Adoption of abused children was botched Council admits

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The Independent Online

Social workers have been condemned for botching the adoption of two severely abused young children raised by their birth mother in squalid conditions.

Social workers have been condemned for botching the adoption of two severely abused young children raised by their birth mother in squalid conditions.

Because of their mistreatment, the boy and girl behaved "like dogs", barking, running on all fours and eating from the floor after being left alone for long periods by their birth mother with the family dog.

In a damning report by the Local Government Ombudsman, Waltham Forest Borough Council, north London, has been ordered to pay £5,000 compensation after failing to tell the children's adoptive parents of their history of abuse and serious behavioural problems. These errors led to the couple, given the pseudonyms Mr and Mrs Wright, going through "prolonged and profound distress" and a trial separation. After a false accusation of sexual abuse against Mr Wright, the couple were also forced to leave their village home in Surrey.

In ordering the relatively high £5,000 award, the ombudsman, Edward Osmotherly, said Waltham Forest was guilty of "maladministration causing injustice", which led the childless couple to adopt children they were too inexperienced to cope with. He said the Wrights were given inadequate information about the children's medical and family problems.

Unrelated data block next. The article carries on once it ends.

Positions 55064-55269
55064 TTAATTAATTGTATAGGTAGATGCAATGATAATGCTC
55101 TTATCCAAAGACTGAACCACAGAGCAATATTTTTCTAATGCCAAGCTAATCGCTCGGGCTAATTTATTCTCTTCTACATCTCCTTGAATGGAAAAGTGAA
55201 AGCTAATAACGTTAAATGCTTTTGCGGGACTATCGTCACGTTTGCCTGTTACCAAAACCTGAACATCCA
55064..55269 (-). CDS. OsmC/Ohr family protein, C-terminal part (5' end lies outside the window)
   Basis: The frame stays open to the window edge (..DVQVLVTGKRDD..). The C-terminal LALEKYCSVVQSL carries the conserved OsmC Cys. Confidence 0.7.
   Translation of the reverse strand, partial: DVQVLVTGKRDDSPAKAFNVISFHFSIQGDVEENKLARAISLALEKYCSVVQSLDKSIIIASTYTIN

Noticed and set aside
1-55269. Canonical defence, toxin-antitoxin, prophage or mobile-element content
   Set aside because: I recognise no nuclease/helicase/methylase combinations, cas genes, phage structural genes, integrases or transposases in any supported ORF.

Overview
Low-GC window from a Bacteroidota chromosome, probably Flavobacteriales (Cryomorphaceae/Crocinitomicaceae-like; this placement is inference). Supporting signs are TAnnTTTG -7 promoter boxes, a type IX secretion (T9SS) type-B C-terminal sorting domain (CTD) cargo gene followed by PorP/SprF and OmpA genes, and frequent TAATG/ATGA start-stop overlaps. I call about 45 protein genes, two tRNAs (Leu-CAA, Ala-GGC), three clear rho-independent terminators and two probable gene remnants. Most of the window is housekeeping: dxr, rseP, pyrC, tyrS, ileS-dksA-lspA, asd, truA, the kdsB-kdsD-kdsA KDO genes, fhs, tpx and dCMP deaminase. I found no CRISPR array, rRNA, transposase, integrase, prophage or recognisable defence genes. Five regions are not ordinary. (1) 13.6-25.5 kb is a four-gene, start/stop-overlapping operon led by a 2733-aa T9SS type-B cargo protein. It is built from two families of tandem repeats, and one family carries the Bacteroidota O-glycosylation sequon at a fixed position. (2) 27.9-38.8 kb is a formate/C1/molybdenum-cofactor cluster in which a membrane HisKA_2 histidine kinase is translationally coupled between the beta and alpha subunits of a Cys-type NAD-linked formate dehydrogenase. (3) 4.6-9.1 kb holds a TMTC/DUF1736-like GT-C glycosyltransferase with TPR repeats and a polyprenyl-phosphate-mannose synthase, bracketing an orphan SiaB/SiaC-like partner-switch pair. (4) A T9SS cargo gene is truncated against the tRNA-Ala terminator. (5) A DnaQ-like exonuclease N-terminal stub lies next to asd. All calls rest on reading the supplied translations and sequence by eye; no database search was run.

The Wrights were chosen as potential adopters in 1995, but the council failed to pass on any detailed social services and psychiatric reports about the children's histories. The council had also ignored a psychiatrist's original recommendation that the adoptive couple needed to be experienced parents.

Yesterday, the council admitted "unreservedly" it had failed the Wrights and the children. Indicating that the £5,000 compensation was very likely to be paid, a spokesman said the authority had learnt from the case and already overhauled its adoption procedures.

The council spokesman also confirmed that the children's main social worker, referred to as Official A, had been given further training and had her workload cut after an internal inquiry into the case.

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